TM: According to the press release, the play is also about the battle between the genders, which is a common theme that comes up a lot in your work...
JPS: I'm not sure I would agree with that.
JPS: I would say, certainly, there have been contentious men and women put on stage by me, but what they were contending about was not their gender differences. They're trying to solve a problem. Where's My Money? is not just a battle between the sexes; it's a to-the-death battle between the sexes. It's a much more confrontational play than I've done in some time.
TM: Perhaps you can talk about the way you approach the writing of your characters.
JPS: Well, many years ago, when I first started out, I read a collection of plays by Albert Innaurato. I was taken with The Transfiguration of Benno Blimpie and Gemini because of their use of vernacular. Then I read the foreword to the collection, which could have been written by an English professor. It was very clear to me that he was attempting to say, "I am much smarter than this." You know? I recognized that I have that tendency, and I've got to really watch out for it. I'm not going to resort to big words and pyrotechnical erudition to prove to people that I'm smart; I'm going to try to get to the issues that I'm interested in, to use language that is less academic and more of the street but use it to express the most sophisticated ideas that I have. I think that pressure to stay within a certain vocabulary and still say any goddamn thing that I want--however difficult to express--has been helpful to my writing style.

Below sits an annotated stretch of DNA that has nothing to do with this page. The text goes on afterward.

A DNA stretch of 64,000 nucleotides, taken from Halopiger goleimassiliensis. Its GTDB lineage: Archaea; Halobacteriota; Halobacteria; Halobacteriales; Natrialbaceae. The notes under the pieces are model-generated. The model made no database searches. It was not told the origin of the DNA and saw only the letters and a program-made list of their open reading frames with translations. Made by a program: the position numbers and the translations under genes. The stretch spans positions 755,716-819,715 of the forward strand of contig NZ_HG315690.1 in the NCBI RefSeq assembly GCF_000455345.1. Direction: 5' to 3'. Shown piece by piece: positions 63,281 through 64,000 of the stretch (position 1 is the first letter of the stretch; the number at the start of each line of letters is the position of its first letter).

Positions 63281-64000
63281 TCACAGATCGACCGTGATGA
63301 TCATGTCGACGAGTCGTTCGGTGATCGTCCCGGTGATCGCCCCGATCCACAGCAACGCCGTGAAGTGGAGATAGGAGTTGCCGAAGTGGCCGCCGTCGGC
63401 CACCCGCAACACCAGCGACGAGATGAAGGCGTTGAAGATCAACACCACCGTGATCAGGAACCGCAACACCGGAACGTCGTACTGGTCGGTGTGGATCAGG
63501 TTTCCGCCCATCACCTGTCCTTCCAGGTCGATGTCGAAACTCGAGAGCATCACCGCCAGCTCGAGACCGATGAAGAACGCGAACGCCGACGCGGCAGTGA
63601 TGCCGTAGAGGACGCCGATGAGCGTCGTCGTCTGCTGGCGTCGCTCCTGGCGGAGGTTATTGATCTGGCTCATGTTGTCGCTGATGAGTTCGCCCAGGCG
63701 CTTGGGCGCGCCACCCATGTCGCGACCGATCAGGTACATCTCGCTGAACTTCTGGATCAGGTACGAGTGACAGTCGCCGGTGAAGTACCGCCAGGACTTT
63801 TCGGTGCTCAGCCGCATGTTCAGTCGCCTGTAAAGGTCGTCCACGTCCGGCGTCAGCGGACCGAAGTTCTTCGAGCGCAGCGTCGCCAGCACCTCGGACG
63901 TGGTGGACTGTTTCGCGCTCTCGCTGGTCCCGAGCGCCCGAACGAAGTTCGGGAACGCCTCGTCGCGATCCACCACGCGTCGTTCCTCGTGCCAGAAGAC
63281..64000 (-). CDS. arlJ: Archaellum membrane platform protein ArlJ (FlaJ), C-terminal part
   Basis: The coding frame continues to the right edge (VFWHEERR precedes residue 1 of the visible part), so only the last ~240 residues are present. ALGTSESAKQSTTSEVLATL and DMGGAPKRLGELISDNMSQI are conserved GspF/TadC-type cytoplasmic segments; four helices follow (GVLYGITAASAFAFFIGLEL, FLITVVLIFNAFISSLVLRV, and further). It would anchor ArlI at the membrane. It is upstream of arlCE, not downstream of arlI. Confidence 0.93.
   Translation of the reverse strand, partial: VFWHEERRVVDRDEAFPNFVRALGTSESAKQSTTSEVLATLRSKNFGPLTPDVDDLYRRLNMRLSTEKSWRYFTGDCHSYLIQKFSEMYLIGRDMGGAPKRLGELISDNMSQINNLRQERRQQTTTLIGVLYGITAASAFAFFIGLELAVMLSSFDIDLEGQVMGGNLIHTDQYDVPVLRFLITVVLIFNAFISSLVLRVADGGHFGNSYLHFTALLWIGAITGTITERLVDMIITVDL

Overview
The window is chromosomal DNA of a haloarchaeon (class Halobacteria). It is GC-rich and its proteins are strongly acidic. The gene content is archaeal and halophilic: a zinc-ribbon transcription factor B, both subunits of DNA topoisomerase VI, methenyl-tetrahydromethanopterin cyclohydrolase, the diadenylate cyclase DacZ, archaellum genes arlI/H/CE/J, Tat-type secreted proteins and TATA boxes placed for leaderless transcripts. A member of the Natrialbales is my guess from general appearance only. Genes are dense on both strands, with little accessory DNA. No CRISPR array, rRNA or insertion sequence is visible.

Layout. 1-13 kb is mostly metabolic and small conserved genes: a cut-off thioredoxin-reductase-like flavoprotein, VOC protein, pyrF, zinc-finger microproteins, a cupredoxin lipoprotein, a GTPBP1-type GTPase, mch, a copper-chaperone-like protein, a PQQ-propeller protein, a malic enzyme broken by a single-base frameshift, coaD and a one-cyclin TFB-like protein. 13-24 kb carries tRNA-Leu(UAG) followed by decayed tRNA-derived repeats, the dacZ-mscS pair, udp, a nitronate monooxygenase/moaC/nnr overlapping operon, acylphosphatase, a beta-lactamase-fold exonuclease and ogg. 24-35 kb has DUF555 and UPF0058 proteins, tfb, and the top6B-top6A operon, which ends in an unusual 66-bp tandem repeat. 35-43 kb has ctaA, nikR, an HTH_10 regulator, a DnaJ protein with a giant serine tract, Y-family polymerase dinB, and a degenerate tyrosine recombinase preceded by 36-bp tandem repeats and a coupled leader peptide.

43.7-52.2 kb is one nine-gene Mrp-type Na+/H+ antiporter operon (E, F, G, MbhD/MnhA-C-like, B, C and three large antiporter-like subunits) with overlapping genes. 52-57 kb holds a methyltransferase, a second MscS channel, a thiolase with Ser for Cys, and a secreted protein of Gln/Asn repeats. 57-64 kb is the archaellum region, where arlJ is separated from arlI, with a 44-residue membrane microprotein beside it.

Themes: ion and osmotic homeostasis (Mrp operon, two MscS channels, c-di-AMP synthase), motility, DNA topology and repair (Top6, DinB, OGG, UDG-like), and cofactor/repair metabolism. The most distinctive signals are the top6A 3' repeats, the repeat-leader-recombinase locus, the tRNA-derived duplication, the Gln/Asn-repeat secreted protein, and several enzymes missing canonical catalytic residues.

TM: You're also directing Where's My Money? Over the years, you've directed a lot of your own work. Can you talk about why you choose to do this?